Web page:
There’s only been one Manchester derby draw since 2005.
It was a goalless affair at Eastlands in November 2010 which featured a Carlos Tevez free-kick saved by his old teammate Edwin van der Sar, Patrice Evra bringing a good stop out of Joe Hart at the other end and not much else. It was quite untypical of the fixture.
The run of just one draw in 23 matches features meetings in the FA Cup, League Cup and Community Shield. It includes title deciders, 4-3 thrillers, 6-1 thrashings, late drama and season, even career-defining moments.
To make comparisons, both Merseyside derbies finished level this season, whilst Arsenal’s meeting with Tottenham at the Emirates ended 1-1. Draws in derbies are normal, they are to be expected given the close, often gritty nature of the fixtures. Not so in the Manchester version.
Recently it has been City who have ruled the roost in this clash which has embraced the nature of Draw No Bet.
Robin van Persie’s last gasp free-kick goal to secure a 3-2 win for the visitors at the Etihad in December 2012 doesn’t just represent United’s most recent win over their rivals, it also stands as the only time they haven’t lost to them in the last seven league meetings; a run which started with a certain afternoon at Old Trafford featuring Mario Balotelli and his ‘Why Always Me?’ t-shirt.
Why always a winner and a loser? Perhaps because these aren’t just derbies, but fixtures which make a real difference at the top of the table.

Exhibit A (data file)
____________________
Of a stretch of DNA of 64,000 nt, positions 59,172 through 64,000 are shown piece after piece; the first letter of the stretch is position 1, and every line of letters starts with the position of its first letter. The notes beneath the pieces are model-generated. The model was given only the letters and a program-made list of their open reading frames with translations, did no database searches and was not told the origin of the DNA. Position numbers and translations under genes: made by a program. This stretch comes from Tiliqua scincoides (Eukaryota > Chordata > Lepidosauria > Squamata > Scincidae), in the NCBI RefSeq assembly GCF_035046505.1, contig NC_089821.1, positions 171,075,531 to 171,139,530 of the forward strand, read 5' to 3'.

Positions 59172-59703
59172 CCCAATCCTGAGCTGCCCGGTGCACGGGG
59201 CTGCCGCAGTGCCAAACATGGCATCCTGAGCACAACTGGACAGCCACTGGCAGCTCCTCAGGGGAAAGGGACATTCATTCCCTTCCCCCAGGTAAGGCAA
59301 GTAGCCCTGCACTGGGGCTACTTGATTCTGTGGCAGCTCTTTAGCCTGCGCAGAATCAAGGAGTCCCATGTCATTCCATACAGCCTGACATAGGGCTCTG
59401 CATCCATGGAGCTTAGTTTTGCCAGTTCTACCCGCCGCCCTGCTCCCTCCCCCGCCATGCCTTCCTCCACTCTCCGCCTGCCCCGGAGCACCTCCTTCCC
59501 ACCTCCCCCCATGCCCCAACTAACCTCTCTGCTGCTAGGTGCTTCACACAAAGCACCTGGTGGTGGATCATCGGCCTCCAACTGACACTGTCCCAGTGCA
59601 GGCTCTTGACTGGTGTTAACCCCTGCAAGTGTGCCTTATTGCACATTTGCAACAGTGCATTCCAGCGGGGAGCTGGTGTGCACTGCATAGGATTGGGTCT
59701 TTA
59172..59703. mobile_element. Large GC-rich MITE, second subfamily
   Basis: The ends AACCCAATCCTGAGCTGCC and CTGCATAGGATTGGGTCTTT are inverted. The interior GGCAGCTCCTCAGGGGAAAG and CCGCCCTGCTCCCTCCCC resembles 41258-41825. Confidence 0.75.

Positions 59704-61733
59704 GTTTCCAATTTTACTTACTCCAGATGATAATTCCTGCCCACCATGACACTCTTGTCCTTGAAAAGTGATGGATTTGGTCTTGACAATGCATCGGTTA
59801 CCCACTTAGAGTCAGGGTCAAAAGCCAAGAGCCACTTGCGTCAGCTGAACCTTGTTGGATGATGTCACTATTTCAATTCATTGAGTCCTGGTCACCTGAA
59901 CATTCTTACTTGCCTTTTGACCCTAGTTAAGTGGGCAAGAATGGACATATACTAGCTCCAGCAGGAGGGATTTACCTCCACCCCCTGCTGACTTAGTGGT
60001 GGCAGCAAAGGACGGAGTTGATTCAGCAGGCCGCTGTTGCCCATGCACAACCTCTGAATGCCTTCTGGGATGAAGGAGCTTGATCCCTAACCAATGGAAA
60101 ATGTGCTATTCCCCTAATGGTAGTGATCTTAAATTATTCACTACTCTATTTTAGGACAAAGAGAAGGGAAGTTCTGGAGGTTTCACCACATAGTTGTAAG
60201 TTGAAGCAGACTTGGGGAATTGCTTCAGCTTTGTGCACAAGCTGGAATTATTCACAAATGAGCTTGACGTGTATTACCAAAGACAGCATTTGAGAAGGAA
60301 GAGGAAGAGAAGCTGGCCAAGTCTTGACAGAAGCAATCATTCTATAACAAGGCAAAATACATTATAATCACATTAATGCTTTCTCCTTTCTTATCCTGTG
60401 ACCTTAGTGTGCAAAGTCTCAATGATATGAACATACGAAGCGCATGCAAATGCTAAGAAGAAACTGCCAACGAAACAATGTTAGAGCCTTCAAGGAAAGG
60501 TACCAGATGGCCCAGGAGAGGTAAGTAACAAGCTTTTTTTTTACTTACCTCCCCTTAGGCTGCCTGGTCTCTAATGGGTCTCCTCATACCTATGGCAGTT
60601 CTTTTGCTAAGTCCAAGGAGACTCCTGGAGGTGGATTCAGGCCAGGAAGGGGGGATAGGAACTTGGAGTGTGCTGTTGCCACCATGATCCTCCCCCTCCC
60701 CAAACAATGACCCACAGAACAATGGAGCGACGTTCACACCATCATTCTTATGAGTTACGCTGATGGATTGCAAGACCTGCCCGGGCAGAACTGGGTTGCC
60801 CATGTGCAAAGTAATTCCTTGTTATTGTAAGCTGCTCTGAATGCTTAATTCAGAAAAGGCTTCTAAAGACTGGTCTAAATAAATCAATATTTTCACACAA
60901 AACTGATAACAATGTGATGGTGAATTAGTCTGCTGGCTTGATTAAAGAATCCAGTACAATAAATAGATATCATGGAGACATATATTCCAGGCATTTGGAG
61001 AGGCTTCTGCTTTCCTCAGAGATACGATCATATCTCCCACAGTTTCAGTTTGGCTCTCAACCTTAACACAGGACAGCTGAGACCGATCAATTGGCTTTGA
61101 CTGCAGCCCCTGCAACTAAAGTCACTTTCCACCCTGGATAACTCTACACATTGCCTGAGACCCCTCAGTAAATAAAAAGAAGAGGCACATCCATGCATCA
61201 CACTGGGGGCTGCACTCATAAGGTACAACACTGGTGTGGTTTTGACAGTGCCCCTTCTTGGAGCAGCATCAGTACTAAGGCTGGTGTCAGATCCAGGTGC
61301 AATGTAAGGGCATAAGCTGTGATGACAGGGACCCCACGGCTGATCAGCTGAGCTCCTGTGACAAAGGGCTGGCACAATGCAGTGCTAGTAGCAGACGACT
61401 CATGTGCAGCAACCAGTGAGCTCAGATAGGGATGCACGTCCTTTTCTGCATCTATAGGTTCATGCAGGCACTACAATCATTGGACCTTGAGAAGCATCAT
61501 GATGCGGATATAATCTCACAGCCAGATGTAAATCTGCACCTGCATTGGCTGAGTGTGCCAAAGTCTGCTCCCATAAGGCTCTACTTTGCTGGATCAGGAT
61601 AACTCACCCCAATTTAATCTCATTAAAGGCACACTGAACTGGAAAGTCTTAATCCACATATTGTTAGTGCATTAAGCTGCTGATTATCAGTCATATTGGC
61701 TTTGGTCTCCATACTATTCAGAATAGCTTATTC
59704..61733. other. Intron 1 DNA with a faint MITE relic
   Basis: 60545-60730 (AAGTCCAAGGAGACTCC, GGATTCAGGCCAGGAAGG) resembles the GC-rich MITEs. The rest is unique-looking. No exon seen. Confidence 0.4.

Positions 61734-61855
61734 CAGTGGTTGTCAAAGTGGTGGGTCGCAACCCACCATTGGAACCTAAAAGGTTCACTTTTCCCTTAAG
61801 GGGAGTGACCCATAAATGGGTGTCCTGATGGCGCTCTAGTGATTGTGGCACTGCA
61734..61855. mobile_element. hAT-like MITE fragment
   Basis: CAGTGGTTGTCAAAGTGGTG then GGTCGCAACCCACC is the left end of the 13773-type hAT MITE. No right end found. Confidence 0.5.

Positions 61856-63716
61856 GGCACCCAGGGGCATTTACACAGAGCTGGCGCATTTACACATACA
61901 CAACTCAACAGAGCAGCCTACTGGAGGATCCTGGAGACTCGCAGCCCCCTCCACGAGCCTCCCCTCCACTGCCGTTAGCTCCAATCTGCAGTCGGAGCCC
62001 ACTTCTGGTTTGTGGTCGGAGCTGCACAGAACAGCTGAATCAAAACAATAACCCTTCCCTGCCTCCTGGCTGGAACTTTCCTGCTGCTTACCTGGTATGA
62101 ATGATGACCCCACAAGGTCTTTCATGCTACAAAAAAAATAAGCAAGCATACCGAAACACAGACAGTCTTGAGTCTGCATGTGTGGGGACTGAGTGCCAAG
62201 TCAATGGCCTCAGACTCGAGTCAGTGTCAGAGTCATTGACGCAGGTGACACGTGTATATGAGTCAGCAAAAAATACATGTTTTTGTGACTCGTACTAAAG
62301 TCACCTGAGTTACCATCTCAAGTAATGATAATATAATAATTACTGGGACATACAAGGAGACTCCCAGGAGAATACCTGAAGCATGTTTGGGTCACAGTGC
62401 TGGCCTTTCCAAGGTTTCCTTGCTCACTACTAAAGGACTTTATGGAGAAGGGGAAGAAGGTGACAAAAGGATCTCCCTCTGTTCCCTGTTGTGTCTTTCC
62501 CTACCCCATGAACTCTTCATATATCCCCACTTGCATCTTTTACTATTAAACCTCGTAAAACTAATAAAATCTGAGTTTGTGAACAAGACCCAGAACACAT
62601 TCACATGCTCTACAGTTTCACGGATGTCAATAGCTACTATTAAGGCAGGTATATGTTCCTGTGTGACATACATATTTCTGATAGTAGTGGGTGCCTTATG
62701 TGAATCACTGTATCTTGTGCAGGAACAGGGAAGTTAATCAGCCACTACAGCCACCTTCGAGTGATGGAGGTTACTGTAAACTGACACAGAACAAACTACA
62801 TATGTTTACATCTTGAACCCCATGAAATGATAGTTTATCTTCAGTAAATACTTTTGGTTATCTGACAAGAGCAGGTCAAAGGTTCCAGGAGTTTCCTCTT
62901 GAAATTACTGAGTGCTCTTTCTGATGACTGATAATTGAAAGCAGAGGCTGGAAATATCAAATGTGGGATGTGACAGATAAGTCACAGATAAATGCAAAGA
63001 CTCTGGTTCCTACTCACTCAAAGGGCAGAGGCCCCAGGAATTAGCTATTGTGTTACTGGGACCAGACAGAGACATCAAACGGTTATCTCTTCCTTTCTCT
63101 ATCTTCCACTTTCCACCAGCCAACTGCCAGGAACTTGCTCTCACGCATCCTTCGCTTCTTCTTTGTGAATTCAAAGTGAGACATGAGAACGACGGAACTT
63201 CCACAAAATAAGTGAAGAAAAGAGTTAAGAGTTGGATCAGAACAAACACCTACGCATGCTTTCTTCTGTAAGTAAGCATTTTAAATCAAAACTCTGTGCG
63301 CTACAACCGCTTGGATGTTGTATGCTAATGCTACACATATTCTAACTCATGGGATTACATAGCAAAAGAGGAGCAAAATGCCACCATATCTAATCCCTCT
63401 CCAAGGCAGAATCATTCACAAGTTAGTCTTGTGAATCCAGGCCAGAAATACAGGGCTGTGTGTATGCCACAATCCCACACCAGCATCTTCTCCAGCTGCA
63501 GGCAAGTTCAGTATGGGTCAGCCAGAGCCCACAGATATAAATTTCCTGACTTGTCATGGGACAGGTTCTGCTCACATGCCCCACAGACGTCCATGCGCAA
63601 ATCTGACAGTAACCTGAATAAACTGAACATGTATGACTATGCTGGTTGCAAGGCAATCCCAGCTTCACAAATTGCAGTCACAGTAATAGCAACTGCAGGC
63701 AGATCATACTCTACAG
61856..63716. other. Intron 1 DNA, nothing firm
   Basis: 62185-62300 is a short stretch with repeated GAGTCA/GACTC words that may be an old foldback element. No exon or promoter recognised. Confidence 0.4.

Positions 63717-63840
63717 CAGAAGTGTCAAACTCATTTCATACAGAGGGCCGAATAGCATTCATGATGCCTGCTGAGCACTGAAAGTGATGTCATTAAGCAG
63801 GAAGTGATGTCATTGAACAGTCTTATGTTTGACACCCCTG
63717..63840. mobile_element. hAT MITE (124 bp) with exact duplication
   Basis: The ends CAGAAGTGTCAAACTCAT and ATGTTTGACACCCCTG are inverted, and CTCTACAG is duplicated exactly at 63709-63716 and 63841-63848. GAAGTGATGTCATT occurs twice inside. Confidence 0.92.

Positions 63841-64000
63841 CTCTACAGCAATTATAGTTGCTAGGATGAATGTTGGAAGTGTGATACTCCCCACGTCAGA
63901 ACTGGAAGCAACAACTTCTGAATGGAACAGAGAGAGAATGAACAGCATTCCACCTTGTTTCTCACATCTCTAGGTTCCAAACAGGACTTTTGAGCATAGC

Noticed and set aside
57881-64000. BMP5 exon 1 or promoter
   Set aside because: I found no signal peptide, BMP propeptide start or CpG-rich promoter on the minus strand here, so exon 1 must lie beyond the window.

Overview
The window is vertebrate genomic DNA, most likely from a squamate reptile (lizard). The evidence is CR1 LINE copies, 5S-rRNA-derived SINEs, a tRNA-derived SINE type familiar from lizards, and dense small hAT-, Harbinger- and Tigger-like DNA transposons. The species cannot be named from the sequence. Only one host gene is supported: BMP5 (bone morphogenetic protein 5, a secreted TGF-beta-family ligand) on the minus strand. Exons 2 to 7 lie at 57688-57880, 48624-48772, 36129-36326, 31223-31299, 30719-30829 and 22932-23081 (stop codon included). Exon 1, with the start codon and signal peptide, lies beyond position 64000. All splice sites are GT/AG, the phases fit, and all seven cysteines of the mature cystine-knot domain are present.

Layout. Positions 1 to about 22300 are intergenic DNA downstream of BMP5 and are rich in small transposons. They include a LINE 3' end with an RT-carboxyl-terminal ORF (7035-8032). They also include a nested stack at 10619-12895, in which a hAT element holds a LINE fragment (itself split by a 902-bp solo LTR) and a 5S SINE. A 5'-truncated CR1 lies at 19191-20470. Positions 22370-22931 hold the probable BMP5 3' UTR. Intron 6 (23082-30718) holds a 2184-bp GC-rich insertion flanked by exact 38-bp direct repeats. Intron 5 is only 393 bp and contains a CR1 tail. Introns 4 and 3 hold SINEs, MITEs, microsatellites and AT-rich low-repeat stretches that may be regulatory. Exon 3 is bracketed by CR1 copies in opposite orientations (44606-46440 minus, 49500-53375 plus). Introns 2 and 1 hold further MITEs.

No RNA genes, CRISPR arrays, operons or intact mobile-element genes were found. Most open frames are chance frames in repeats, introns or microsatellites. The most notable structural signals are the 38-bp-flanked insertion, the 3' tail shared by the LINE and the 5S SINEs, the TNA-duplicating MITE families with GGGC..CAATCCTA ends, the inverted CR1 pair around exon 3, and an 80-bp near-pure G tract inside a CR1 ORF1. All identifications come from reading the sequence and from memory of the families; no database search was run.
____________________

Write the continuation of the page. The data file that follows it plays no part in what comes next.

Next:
A rivalry which, at the dawn of the Premier League era – and yes, kids, football did exist before 1992 – was all about United showcasing their swaggering dominance over the English game whilst simultaneously rubbing it in the noses of the not-so well-off neighbours has changed a bit now.
City’s money and the status it has brought with it have made this a worldwide affair, and not just a need for United to shake their ‘noisy neighbours’ off the soles of their shoes on the way to domestic and European glory.
Read Will Tidey on why United might regret selling Van Persie
At a time when the traditional power are signing up more sponsors than they are new players (those shoes will have come from an official leather partner in Outer Mongolia) they seem acutely aware of the cost of keeping up with the neighbours, but for the first time in a while they look able to keep up with them on the pitch, too.
United enter this latest derby above City in the table, they are the team in form and they will walk out at Old Trafford with a real sense of being the superior force.
Compare their recent displays to that of their opponents on Sunday and you will see a vast difference. They might both sport the name of their city, but that is the only link you could draw between the pair.
City boss Manuel Pellegrini appears to be clinging on to his job for dear life, but is he already a dead man walking? Second would have been a disappointment for his bosses this season, but what about third, fourth or even worse?
With United revelling in the joys of having had a kind, less cluttered season and finally seeing Louis van Gaal’s penny drop, they are quite rightly the favourites for a clash in which a draw would feel like a let-down.
In modern times, these games always seem to have a greater significance than any other derby we see in English football, and a United win could just push City even closer to a precipice they have been dangling over for pretty much all of 2015. In contrast, a City rally and a victory at a ground where they’ve won on their last three visits would puncture United’s optimism, and they’ve got to go to Chelsea next.
Let battle lines be drawn, then, and let both agree that the match won’t be.
They’ve got a tradition to live up to, after all.
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